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Seneca Caverns and Harper's Store
by Ben Crookshanks

Much of the area along the eastern border of West Virginia is limestone country and thus there are a number of caves in the region. The most famous are in the Greenbrier Valley—Lost World and Organ Cave. But, the largest known cave in the state is in Pendleton County.

Experts estimate Seneca Caverns were discovered and used by the Seneca Indians sometime around 1400 A.D. In 1742, explorer Laven Teter discovered the entrance and became the first white man to set foot in the caverns. Commercial tours did not begin until 1928. The first visitors carried lanterns to illuminate their way. This type of lighting left a lot to be desired. In 1930, installation of electric lighting was a big improvement. It is important to have the right amount of light to fully appreciate the eerie beauty of a cave. Light also adds a measure of safety. Surfaces inside a cave are very irregular and you need to see where you are stepping.

The caverns have an abundance of flowstone formations. Flowstone looks like a frozen waterfall. It is a glistening creamy white stone with particles of embedded calcite which reflects the light. One of the rooms has been dubbed the Grand Ballroom. It measures 60 feet long, l30 feet wide and 70 feet high. There is a natural balcony at the back wall. Several hundred people could easily be accommodated in the Grand Ballroom. Other formations have names such as Niagara Falls Frozen Over, The Capitol Dome, Seneca Indians Counsel Room, Princess Snowbird in Stone and Fruit Chimney to name a few. Mirror Lake is an underground pool that reflects the image of the overhead formations in the cave.

The guided tour of Seneca Caverns covers a 3/4-mile passage and lasts approximately 50 minutes. As with all caves, the temperature remains a constant 54 degrees year round. Outside you can try your hand at panning for minerals. You buy a bag of mining rough at the gift shop, then take it to the water sluice and pan it in the water to see what you come up with. There are such minerals as garnets, rose quartz, fool’s gold, rubies, emeralds and many other types of stones. You get to keep anything you find.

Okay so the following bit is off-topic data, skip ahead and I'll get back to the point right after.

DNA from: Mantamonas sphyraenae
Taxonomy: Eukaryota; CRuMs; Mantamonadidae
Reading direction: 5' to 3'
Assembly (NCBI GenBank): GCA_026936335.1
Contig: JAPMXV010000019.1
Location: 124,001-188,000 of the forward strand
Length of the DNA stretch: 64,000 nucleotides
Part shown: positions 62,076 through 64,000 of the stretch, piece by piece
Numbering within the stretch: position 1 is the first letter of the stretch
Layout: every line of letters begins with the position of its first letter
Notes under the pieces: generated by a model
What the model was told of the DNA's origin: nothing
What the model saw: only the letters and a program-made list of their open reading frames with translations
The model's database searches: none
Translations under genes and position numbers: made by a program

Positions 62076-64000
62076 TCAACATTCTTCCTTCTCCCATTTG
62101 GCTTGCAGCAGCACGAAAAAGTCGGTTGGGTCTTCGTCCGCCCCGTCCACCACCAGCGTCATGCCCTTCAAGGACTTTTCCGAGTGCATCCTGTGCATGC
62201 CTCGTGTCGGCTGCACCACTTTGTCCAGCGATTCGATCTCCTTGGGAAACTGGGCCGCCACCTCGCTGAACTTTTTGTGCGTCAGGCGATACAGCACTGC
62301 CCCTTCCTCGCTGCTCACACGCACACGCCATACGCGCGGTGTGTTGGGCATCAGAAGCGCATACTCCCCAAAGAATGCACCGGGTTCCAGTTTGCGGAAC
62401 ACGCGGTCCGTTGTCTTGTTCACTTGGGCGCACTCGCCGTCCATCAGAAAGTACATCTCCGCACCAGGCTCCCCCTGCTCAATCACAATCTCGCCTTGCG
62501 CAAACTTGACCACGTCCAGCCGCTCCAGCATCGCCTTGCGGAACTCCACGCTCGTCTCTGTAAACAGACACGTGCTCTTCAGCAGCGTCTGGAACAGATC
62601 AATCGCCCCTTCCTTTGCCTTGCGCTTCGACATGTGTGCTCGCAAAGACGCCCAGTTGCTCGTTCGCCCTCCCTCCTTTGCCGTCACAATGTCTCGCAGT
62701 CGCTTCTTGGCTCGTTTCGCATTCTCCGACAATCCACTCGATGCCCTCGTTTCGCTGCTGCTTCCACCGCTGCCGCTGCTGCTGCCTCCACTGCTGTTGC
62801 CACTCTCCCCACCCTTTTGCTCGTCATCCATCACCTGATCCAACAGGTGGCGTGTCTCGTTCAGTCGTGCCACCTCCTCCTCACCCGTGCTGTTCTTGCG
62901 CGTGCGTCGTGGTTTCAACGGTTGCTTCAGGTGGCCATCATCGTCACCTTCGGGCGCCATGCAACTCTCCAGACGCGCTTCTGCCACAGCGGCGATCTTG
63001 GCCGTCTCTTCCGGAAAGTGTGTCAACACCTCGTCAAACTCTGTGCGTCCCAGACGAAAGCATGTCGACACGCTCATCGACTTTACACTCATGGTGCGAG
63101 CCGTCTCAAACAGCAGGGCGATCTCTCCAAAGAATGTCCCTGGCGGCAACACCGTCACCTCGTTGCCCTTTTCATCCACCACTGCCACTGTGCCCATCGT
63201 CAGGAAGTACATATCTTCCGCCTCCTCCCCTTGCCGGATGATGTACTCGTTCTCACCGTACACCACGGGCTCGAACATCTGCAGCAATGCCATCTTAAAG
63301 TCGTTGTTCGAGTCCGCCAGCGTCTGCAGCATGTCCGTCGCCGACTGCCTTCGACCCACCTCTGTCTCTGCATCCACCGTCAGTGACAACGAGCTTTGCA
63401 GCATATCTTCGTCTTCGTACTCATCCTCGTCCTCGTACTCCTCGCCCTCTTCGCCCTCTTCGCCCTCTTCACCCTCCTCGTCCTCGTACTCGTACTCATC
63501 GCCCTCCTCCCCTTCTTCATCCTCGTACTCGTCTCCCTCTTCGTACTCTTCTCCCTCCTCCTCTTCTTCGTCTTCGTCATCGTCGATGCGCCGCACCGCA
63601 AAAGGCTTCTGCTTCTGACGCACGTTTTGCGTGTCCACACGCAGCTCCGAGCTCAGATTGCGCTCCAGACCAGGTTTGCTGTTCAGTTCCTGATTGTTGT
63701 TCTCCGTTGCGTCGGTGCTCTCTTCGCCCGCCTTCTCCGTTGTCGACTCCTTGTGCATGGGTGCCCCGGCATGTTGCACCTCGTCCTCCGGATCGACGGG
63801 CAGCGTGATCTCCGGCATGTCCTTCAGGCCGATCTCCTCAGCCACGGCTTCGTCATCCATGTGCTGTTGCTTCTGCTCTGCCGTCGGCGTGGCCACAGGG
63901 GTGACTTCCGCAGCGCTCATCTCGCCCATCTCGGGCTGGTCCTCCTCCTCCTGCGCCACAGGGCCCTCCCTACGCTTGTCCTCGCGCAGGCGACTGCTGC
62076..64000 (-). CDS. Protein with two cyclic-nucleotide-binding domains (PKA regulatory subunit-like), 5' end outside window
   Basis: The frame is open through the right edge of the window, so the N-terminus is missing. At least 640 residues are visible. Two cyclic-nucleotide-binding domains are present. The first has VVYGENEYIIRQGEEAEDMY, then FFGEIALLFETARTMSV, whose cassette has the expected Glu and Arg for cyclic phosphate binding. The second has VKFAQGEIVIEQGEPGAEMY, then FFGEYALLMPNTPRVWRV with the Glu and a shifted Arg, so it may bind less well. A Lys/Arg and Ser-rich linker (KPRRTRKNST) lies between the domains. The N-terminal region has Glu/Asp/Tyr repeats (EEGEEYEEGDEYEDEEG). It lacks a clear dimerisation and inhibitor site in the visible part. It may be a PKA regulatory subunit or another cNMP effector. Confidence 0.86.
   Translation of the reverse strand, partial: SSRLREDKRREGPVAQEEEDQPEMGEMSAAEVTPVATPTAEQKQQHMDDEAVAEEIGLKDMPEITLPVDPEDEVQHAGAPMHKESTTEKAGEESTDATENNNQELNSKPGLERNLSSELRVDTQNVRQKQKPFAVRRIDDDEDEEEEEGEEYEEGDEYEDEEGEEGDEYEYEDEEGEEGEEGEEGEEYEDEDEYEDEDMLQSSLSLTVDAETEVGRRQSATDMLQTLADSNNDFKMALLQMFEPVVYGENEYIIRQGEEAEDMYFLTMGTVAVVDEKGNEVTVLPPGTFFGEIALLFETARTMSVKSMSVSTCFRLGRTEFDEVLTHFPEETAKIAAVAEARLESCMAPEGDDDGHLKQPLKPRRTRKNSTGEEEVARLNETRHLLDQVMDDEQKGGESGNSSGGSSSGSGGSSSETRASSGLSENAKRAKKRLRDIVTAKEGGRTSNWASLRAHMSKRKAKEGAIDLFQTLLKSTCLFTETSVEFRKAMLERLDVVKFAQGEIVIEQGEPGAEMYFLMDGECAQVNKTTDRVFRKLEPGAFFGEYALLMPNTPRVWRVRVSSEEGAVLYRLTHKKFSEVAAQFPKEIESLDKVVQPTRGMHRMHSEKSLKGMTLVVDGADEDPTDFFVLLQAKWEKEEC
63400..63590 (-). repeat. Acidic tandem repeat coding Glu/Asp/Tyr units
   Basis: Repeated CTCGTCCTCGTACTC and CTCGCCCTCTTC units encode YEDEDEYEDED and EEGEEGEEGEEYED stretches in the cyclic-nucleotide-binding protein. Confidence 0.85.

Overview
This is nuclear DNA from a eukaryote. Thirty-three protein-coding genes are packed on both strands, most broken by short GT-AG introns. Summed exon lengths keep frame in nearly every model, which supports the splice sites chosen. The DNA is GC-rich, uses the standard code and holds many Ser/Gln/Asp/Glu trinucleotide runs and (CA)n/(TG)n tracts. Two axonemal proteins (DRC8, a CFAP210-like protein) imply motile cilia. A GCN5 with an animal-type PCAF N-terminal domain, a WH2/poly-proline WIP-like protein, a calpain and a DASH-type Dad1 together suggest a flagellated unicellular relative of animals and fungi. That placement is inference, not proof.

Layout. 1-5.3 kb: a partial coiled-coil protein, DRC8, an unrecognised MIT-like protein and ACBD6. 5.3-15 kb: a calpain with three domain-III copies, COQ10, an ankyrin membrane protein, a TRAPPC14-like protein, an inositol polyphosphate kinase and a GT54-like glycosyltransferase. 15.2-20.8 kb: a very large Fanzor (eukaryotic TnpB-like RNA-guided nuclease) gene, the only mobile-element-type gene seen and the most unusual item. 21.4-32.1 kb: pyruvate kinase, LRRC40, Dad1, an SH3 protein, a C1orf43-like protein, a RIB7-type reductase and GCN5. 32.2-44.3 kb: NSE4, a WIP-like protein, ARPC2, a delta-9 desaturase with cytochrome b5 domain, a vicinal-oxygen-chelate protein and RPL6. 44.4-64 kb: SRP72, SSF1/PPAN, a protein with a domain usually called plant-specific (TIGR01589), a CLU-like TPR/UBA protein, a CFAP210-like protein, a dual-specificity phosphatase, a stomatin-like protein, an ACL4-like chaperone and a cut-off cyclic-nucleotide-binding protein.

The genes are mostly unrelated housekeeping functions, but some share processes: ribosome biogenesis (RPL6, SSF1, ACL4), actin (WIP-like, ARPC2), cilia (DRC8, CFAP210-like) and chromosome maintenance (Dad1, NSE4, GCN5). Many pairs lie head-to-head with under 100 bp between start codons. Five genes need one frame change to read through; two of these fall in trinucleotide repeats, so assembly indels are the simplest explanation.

Seneca Caverns are 3 miles southeast of Riverton, WV off Rt. 33 and 28. They are open year round except for Thanksgiving, Christmas and New Year’s Day. Group rates are available. For more information you can call: 1-800-239-7647 or visit their web site: www.senecacaverns.com
Just six miles from Seneca Caverns is Harper’s Old Country Store, which has been in business since 1902. Joe Harper, grandson of the original owner, has kept the store pretty much the way it was. There is the same oiled hardwood floors, which need to be re-oiled from time to time. The ceiling is antique embossed metal and the shelves are the original ones that have been in the store for over 100 years. On display are relics from the old days. Such things as an original (non-working) moonshine still, antique cash register, pot bellied cast iron stove and a mounted black bear.
Although it is still very much a general store with a variety of hardware in the back storeroom, Harper’s today caters to the growing tourist trade.

As stated earlier Harper’s is located 6 miles from Seneca Caverns at the intersection of Highway 33 and 55 in Seneca Rocks. While you are there check out the Front Porch Restaurant upstairs where you can go out on the porch and dine alfresco. The store is open from 7 a.m. to 8:30p.m. Monday through Saturday, and 8 a.m. to 8 p.m. Sunday. Phone 304-567-2586

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